Interest rates rise looms as inflation hits five-year high

Mark Carney told the House of Commons Treasury Select Committee that interest rates are expected to increase due to inflation, as a result of a weakened pound after the Brexit referendum last year.

Bank of England suggest interest rates to rise in November
The UK inflation rate hit a five-year high in September amid rising food and transport costs, showed official data.

Interest rates expected to rise in November

The figures from the Office for National Statistics (ONS) showed that, as forecast, the Consumer Price Index (CPI) rose to three per cent over the month, up from 2.9 per cent in August. The three per cent rate was last recorded in April 2012 with the latest rise reaffirming expectations that the Bank of England will increase base interest rates, probably in November.Giving evidence before the House of Commons Treasury Select Committee as the data was published, Mark Carney, the bank’s governor, said the fall in the value of sterling since last year’s Brexit referendum was likely to see the CPI go higher “in the coming weeks”.He reminded the committee that the Bank of England had said before the referendum that a ‘leave’ vote would result in the pound being hit. “We expected sterling to fall sharply. It did. That passes through to prices,” Mr Carney said. “The sole reason that inflation has gone up as much as it has is the depreciation of sterling.”Mike Prestwood, head of inflation at the ONS, said, “Food prices and a range of transport costs helped push up inflation in September. These effects were partly offset by clothing prices that rose less strongly than this time last year.“While oil and fuel costs continued to rise, overall the rates of inflation for raw materials and goods leaving factories were little changed in September.”

Higher inflation rates a concern for businesses

While the rise in inflation added to the pressure on household budgets, the bad news for business was that data also showed the Retail Price Index (RPI) measure running at 3.9 per cent – which will be the figure used to set next year’s business rate increase.Suren Thiru, head of economics at the British Chambers of Commerce (BCC), commented, “Inflation rose for the second successive month, confirming that price growth remains on an upward trajectory. The rise in September mostly reflects increasing prices for food and recreational goods, along with transport costs, which fell by less than they did a year ago.“Higher inflation remains a concern for business as it increases the pressure on firms cost base and weakens investment intentions.“The MPC (Monetary Policy Committee) is facing a tricky trade-off between rising inflation and a weakening economy. However, it remains likely that the current spike in inflation is temporary with little evidence that rising consumer prices is driving materially stronger pay growth.“The BCC’s latest Quarterly Economic Survey confirms that the percentage of firms citing pay settlements as the key driver behind price pressures remains well below the historic average. We expect that inflation is likely to peak shortly, before easing back in 2018 as the impact of the post-EU referendum slide in sterling drops out of the calculation.“The MPC should resist the temptation to raise interest rates, particularly during this period of heightened political uncertainty. Raising rates before the UK economy is ready risks undermining consumer and business confidence, weakening the UK growth prospects further. Next month’s Autumn Budget must also be used to boost confidence and growth, including addressing the escalating burden of up-front taxes and costs associated with doing business in the UK.”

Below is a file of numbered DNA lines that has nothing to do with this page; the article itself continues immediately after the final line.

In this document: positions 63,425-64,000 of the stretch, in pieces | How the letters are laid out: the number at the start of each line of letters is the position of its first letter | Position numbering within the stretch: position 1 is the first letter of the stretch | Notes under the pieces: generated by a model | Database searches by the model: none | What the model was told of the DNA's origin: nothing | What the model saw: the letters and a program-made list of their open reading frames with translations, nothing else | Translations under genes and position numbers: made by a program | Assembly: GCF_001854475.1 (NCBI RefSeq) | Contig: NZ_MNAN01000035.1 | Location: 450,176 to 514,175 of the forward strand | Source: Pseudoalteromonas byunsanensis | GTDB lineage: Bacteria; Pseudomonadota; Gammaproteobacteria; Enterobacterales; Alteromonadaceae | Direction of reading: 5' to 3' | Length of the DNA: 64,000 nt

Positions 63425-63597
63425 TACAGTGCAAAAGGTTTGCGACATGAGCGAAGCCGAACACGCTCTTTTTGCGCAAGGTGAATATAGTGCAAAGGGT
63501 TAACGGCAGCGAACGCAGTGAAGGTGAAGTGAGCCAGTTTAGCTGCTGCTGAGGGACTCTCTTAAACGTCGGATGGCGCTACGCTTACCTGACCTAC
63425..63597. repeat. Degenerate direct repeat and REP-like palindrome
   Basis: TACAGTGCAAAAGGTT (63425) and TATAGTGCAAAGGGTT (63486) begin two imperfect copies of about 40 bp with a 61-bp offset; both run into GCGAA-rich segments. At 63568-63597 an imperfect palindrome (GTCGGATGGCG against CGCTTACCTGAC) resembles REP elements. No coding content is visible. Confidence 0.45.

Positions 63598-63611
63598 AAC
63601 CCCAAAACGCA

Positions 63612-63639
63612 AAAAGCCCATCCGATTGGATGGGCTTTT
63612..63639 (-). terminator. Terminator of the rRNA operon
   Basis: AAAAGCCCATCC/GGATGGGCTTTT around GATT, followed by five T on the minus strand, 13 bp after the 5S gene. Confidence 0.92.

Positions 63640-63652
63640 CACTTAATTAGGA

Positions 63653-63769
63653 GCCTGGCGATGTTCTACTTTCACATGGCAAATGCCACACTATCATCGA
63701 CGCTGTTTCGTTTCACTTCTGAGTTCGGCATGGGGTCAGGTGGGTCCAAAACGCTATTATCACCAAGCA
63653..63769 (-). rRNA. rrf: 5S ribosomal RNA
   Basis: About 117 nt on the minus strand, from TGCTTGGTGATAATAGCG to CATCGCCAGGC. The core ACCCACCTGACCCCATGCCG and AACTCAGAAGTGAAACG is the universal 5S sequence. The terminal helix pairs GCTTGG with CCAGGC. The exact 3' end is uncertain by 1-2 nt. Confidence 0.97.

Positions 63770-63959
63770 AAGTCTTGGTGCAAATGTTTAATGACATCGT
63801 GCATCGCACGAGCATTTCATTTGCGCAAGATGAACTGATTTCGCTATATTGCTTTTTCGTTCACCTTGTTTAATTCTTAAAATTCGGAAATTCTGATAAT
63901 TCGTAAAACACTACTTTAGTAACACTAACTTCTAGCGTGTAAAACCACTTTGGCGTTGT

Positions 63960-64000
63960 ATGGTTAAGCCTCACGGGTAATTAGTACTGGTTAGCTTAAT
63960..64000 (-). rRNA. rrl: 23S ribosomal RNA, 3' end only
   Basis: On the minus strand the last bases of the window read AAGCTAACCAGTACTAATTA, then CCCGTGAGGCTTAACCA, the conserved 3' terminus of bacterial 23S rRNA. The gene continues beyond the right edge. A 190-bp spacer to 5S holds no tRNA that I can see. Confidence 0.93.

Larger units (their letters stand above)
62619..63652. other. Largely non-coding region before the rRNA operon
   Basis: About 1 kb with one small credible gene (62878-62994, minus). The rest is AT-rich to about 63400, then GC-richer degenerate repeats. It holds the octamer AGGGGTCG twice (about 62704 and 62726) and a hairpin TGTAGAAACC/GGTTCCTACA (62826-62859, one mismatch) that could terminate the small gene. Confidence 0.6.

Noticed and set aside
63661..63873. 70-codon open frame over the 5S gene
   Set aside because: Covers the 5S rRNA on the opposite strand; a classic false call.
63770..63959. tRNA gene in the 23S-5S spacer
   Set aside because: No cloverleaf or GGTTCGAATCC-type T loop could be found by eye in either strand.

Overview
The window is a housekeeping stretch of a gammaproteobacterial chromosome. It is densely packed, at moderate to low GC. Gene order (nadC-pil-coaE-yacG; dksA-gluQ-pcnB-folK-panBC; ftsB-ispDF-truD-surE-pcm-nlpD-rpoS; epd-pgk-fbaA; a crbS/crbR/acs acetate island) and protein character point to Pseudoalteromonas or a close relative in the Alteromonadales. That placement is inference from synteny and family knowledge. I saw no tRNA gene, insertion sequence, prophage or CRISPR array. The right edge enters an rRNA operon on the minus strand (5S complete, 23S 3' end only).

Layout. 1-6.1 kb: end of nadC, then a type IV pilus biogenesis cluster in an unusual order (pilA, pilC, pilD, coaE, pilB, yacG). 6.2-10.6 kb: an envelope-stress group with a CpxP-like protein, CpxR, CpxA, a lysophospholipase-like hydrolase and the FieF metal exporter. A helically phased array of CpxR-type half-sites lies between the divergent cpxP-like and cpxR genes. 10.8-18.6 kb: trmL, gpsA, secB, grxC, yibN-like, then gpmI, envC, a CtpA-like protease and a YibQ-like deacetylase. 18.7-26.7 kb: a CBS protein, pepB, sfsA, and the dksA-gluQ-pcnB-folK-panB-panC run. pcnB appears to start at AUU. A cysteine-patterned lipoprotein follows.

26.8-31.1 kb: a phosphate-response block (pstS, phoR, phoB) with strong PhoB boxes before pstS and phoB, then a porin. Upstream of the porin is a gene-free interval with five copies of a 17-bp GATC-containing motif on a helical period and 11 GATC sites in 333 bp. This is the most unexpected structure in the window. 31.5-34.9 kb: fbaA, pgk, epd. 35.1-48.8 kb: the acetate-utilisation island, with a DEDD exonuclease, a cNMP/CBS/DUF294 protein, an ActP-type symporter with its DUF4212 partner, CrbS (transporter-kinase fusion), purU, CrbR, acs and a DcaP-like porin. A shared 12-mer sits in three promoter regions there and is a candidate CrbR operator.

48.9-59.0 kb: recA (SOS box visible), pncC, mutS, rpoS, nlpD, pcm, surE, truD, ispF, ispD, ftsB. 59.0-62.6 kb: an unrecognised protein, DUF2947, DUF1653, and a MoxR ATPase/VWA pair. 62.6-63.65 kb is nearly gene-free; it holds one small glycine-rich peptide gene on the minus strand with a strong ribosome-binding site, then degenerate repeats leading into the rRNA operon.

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UK economic outlook remains fragile

The EY Item Club also called for the MPC to delay any decision on raising interest rates, warning such an increase risked hurting the UK’s “fragile economic outlook”.Using the Treasury’s own forecasting model, EY predicted GDP growth would slow to 1.5 per cent this year and 1.4 per cent next. “While it is understandable that the MPC will want to gradually normalise interest rates from their current ‘emergency levels’, we believe it would be better to do so once the economy is on a stronger footing,” said Howard Archer, chief economic adviser to the EY Item Club.According to the EY forecast, inflation will fall back to two per cent by the end of next year as the effects of the weaker pound wear off.For related news and features, visit our Enterprise section.Relocate’s new Global Mobility Toolkit provides free information, practical advice and support for HR, global mobility managers and global teams operating overseas.Access hundreds of global services and suppliers in our Online DirectoryClick to get to the Relocate Global Online Directory  

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